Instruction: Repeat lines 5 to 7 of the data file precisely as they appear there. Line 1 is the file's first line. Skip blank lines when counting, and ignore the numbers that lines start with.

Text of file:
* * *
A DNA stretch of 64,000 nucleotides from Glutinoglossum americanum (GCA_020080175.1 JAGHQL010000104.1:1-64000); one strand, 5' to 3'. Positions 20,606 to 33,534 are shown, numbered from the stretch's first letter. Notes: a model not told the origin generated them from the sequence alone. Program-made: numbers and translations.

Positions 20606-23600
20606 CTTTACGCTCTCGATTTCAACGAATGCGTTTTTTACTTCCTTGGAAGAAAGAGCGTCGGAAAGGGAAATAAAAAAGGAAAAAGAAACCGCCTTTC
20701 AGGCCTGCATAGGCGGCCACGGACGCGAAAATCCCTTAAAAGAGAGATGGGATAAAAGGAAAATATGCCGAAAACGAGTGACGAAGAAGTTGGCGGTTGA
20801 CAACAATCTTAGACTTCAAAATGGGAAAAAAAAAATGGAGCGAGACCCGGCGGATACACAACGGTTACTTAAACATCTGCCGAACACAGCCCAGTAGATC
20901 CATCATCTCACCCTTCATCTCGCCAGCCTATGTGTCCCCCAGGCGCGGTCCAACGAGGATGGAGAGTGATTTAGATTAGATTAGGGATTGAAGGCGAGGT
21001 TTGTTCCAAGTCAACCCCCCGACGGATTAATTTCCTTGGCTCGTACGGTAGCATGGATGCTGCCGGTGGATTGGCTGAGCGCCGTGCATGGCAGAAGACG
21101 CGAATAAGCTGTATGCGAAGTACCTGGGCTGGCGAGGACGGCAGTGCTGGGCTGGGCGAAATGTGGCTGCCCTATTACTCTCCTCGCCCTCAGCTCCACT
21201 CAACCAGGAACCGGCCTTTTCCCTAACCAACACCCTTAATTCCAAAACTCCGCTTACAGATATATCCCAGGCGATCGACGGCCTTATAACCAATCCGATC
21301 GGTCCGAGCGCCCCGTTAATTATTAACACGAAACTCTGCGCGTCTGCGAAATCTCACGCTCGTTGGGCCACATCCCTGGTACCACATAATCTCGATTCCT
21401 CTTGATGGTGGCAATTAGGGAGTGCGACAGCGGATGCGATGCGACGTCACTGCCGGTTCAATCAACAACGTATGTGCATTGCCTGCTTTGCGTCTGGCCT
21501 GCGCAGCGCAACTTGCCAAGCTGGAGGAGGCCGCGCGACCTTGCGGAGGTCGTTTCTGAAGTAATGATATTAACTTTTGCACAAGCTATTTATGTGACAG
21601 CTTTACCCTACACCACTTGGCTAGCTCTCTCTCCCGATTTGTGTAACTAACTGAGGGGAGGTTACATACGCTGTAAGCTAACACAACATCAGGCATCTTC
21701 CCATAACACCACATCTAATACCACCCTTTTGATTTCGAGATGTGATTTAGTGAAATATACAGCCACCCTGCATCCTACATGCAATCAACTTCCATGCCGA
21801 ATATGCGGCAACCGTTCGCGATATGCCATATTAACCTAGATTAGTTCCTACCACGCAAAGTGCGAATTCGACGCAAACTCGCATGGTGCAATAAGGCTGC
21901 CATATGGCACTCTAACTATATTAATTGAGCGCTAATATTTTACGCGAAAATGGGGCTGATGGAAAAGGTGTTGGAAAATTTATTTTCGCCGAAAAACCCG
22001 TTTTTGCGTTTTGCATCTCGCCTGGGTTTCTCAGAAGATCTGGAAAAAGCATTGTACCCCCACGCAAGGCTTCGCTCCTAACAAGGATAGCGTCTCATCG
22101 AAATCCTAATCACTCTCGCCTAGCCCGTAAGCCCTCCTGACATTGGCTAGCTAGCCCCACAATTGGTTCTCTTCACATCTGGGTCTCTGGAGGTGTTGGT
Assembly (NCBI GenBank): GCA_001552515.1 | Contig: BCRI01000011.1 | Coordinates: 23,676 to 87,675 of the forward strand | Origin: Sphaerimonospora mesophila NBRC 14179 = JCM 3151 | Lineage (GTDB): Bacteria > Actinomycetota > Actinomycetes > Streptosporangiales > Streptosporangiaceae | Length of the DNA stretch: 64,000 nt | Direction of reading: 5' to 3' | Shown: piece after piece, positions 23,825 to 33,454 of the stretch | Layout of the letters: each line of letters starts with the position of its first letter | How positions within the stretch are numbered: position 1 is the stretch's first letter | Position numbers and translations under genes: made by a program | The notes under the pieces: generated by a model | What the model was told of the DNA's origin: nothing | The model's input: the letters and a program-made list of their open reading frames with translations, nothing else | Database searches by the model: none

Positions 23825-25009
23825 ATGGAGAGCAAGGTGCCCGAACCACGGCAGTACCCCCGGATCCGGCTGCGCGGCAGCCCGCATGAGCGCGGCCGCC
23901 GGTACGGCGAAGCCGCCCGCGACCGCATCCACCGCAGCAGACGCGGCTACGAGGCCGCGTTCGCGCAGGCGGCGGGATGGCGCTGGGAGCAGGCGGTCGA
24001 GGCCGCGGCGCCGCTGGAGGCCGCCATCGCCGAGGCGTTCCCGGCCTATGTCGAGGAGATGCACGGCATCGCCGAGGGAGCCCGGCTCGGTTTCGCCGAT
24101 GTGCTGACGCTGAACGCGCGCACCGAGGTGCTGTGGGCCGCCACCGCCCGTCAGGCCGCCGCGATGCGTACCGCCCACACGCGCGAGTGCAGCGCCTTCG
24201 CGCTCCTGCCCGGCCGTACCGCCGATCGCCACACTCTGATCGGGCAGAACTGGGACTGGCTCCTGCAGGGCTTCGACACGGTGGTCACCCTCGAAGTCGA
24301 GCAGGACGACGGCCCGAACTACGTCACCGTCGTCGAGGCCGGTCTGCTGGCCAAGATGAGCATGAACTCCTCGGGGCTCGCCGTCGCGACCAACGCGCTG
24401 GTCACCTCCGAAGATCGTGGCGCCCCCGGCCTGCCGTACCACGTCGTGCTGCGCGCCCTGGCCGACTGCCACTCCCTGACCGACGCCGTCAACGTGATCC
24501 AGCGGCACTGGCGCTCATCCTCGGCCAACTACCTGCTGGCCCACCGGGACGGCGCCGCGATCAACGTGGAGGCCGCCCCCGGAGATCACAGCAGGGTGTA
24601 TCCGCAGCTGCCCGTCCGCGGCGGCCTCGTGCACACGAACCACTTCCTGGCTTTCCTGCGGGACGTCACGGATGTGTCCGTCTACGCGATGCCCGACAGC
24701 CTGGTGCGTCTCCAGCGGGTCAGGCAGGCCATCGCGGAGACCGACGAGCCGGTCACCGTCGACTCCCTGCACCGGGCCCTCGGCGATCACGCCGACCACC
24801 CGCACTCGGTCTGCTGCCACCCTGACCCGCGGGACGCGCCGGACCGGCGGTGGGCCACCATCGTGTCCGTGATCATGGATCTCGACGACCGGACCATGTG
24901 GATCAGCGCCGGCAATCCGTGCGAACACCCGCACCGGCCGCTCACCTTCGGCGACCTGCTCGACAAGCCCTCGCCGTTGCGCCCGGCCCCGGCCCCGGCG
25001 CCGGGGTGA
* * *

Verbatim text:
20801 CAACAATCTTAGACTTCAAAATGGGAAAAAAAAAATGGAGCGAGACCCGGCGGATACACAACGGTTACTTAAACATCTGCCGAACACAGCCCAGTAGATC
20901 CATCATCTCACCCTTCATCTCGCCAGCCTATGTGTCCCCCAGGCGCGGTCCAACGAGGATGGAGAGTGATTTAGATTAGATTAGGGATTGAAGGCGAGGT
21001 TTGTTCCAAGTCAACCCCCCGACGGATTAATTTCCTTGGCTCGTACGGTAGCATGGATGCTGCCGGTGGATTGGCTGAGCGCCGTGCATGGCAGAAGACG